The “We Media” panel leads off the day – it’s introduced as the grumpy old white guys panel. (This is distinguished from the “enthusiastic young white guys” Web 2.0 panel yesteray, I suspect.) Leading off is Mathew Buckland, a blogger and publisher of the Mail and Guardian Online, which is the 4th biggest website in South Africa – this past year, it was profitable for the first time. The Mail and Guardian has brought politicians to blog during elections, has invited reporters to blog about the reporting of stories, and adds technorati links to each story to “encourage link love”.
Buckland notes that “when that wrinkled old prune Rupert Murdoch” believes a paradigm shift is taking place, you take notice. Murdoch believes the shift taking place with the rise of the Internet rivals that of the printing press which he believes destroyed aristocracy and tyranny. Buckland notes this may be overstated, and that the timing or the scale of this change may be disputed. But very few media companies believe that the online revolution is not real.
A more interesting tension, he says, is the tension between mainstream and citizen media. Bloggers have influence over their audience – they blog about their bad customer service experiences, and are empowered to punish those companies in the process. Blogs also empower their authors by paying them through Google Ads. The success of blogs is due to link culture, which is how the net is designed to work. The online publishers of mainstream media don’t have a clue about how this works. Bloggers are acting as watchdogs for mainstream media. But this isn’t a struggle to the death, just the rise of complementary media.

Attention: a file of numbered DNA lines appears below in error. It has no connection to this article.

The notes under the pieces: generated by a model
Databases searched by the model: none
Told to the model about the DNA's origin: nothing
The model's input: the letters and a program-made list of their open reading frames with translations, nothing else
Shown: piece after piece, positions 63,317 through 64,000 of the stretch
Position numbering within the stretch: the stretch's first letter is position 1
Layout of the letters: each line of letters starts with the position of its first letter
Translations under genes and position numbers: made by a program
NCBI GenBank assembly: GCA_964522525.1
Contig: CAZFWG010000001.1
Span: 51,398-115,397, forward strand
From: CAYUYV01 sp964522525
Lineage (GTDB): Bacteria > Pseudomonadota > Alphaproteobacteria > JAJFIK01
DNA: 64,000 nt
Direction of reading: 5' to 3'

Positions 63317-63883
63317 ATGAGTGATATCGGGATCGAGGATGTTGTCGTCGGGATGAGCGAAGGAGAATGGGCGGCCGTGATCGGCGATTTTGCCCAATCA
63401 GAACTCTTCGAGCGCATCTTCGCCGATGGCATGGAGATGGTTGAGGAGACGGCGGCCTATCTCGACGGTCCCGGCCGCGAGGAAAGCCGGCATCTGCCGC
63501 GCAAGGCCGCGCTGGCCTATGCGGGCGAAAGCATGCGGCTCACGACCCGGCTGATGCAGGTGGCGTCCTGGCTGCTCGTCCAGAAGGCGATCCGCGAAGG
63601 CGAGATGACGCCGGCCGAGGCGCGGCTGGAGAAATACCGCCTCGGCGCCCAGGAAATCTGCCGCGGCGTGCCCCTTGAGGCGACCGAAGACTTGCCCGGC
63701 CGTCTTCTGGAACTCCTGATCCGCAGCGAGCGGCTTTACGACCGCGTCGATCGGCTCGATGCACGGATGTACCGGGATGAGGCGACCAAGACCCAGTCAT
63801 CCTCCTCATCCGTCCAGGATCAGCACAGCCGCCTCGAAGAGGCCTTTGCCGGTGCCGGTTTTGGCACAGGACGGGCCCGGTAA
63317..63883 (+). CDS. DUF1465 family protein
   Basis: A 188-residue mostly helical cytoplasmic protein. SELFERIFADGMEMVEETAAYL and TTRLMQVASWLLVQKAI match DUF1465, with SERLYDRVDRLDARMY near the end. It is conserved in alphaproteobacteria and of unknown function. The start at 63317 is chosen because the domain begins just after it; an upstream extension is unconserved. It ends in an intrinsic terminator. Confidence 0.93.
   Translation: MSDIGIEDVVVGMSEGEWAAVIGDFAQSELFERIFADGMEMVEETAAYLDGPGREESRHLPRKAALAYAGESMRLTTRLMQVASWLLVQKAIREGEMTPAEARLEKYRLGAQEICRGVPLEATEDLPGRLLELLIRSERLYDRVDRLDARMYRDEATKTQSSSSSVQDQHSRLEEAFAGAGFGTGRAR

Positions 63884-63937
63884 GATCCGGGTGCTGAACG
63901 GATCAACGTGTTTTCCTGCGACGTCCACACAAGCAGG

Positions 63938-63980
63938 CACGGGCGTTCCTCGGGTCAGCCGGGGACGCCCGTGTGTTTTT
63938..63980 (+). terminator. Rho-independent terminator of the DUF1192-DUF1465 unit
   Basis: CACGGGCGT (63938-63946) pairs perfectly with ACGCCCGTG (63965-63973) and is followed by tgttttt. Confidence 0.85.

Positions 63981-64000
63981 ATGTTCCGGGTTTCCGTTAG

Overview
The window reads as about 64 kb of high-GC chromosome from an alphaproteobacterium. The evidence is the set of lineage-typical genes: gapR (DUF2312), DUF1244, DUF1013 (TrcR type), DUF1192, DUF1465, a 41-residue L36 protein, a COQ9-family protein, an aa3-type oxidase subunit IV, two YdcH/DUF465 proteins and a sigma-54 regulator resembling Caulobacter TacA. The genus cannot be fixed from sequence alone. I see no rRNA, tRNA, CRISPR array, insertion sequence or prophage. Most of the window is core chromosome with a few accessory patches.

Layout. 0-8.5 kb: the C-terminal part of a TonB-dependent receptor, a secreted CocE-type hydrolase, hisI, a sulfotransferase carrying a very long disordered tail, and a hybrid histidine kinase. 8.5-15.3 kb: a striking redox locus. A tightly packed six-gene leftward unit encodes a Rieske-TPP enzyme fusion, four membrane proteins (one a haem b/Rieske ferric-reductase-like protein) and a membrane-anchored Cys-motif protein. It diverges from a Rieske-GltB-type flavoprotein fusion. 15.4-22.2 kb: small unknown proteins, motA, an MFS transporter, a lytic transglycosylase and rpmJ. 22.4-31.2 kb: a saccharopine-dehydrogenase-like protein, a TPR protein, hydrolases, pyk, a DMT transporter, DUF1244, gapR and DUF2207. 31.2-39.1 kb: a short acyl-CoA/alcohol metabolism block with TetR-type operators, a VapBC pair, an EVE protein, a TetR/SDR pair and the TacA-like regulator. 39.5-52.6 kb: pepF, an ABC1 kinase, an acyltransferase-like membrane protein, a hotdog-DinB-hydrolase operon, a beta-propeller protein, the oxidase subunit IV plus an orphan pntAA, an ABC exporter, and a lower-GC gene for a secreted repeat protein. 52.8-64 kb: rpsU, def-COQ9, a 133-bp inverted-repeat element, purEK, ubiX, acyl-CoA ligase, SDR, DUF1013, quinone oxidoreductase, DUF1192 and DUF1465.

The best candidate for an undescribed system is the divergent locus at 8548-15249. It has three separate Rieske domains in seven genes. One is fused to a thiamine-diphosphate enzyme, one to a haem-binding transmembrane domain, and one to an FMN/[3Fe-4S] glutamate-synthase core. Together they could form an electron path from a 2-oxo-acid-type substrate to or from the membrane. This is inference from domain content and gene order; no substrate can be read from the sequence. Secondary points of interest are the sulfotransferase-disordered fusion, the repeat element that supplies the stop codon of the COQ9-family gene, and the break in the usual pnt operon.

He ends with some questions and challenges for citizen media: Are we accepting this phenomenon with unbridled enthusasm? Citizen media has a weakness on standardized ethics and fair reporting. What are the consequences for getting the story wrong, on blogs or wikipedia? The mainstream media does get it wrong, but there are consequences. He closes by saying, “Self-regulation works only up to a point – it doesn’t work when you’ve got free riders, rebels, vandals and bad people. If anarchy doesn’t work in the world, why would it work in citizen media?”
(As you would predict, several questions – including mine – jumped on this last sentence.)
Peter Verweij focuses his talk on the question, “Are we all journalists now?” He starts by telling a story about walking along a canal with a student in Amsterdam on a winter’s night. In Amsterdam, most people keep their curtains open… but no one pauses to stare inside. Walking with his companion, she stops and stares, breaking a major societal taboo – the family inside doesn’t know what to do, so reacts in the only logical way – they wave.
His point is this – sometimes societal values demands we don’t look. Yes, the Theo Van Gogh murder, the asian Tsunami, the London Bombings were all reported by people with mobile phone cameras. But do we need to ask what happens when we run around and constantly take pictures. Are we all paparazzi now? Do we need rules and societal understanding about when we take photos?